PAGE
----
Robert – I think I had gotten to a point where I felt I had nothing to lose in writing ‘Temporary Angels’. This was something that I struggled with for most of my life, and I think my main goal in writing ‘Temporary Angels’, whether a reader believes what they’re reading or not, is that I believe we should always keep an open mind to everything in this world. We all have a role to play in this life, and in being open to things, we can then be more prepared to behave the way we should when our opportunity to act as a Temporary Angel arrives. There is a lot more in this world that we never see because we close ourselves off. We refuse to see. This world is a constant source of stimulation, knowledge and wonder, and if people would just be open to it, the possibilities could be endless. And for those that already do see, being able to see should not be a point of embarrassment or shame.
SMC – There are many books you have penned. Can you tell me which one was the most enjoyable to write?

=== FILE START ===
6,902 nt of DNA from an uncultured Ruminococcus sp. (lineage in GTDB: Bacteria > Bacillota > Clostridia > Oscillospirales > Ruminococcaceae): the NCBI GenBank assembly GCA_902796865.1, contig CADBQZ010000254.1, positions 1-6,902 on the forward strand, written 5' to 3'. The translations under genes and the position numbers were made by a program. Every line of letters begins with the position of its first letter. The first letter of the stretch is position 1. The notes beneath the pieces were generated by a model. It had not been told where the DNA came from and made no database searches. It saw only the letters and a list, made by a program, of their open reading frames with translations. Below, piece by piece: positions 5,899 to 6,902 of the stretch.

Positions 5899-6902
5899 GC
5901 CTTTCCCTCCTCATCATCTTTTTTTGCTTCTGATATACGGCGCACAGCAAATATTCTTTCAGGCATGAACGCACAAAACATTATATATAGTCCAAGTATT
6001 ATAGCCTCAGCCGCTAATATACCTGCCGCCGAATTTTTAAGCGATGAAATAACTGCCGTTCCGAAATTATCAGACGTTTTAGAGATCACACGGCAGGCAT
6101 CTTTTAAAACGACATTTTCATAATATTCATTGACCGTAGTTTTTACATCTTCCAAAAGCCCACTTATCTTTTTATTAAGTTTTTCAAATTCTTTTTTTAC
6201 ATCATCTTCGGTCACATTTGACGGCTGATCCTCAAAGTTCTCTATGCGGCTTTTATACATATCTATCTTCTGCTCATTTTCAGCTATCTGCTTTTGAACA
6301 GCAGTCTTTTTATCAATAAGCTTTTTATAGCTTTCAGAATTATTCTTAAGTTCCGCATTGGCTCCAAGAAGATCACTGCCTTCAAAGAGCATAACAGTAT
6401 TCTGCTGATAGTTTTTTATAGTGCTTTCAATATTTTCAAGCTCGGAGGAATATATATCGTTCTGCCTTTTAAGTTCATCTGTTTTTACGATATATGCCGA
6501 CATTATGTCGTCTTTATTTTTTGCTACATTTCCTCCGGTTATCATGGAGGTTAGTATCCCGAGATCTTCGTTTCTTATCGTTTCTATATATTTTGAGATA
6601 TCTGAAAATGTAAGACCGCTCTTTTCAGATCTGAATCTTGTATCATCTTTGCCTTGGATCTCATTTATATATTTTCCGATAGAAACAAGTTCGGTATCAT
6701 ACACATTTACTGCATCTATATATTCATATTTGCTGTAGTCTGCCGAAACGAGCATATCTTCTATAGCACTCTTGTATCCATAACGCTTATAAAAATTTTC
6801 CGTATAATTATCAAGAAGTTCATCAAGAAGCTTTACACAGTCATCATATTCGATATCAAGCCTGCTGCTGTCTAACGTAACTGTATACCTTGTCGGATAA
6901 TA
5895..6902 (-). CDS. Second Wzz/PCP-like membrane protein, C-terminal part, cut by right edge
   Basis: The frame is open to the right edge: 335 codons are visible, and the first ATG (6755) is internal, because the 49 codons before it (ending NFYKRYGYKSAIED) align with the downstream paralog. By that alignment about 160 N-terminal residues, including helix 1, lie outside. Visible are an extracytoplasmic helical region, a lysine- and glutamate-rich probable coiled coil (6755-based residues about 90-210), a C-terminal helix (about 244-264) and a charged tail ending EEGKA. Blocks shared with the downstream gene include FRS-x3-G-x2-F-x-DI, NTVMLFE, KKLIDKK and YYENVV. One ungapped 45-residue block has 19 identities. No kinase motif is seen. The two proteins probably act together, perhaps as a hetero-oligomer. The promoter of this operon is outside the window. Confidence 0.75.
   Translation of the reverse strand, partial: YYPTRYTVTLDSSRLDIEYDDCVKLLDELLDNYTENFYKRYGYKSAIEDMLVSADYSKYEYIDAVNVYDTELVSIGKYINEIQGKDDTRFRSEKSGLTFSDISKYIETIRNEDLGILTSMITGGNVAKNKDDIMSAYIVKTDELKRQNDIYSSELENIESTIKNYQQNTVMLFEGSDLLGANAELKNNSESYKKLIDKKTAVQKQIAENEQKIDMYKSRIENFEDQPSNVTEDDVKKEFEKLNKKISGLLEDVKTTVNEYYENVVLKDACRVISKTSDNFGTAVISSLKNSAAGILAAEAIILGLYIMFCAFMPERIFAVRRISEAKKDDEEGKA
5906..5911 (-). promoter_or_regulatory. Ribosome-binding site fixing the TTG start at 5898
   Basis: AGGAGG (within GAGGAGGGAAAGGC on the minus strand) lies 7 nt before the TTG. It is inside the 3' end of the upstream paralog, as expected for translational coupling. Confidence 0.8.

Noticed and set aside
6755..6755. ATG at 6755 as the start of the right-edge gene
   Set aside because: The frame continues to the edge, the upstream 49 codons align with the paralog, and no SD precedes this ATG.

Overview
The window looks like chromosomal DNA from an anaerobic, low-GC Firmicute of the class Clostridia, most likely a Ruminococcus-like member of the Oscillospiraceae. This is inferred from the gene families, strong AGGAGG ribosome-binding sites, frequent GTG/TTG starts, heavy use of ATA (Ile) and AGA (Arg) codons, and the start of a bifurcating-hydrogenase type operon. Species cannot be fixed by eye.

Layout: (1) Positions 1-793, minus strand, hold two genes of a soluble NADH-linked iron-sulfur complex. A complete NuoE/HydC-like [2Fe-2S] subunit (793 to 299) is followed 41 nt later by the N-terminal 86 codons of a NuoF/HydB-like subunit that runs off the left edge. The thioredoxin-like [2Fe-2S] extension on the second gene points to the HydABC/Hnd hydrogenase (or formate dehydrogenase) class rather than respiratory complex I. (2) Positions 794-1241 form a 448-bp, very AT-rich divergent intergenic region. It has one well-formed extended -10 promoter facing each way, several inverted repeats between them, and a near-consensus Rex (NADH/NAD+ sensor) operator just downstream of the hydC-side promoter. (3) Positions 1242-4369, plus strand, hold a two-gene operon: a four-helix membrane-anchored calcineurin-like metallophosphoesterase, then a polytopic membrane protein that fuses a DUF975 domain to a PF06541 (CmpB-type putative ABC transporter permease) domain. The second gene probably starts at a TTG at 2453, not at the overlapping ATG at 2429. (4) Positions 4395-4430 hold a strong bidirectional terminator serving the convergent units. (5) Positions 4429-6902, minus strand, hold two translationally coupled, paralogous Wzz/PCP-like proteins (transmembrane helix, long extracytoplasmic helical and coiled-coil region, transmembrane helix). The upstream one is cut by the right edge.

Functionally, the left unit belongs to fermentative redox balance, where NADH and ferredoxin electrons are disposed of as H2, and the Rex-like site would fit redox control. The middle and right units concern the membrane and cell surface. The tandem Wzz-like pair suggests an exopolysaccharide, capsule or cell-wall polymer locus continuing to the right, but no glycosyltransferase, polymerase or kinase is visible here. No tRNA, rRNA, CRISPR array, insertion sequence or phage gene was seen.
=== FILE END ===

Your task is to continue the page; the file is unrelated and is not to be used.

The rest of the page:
Robert – ‘The Christmas Mouse’ has to be up there with being one of my favorites. I actually found it more of a challenge to write a complete story in the span of 1500 words or less than if I had written a book of 150,000 words. To be able to get your message across to your target audience under these strict guidelines was more difficult than I had imagined. I also have always loved art – painting, sketching, drawing, sculpture, and more, and combining the story and the artwork in this book was an amazing experience.
SMC – Which book has received the most traction in the writing community?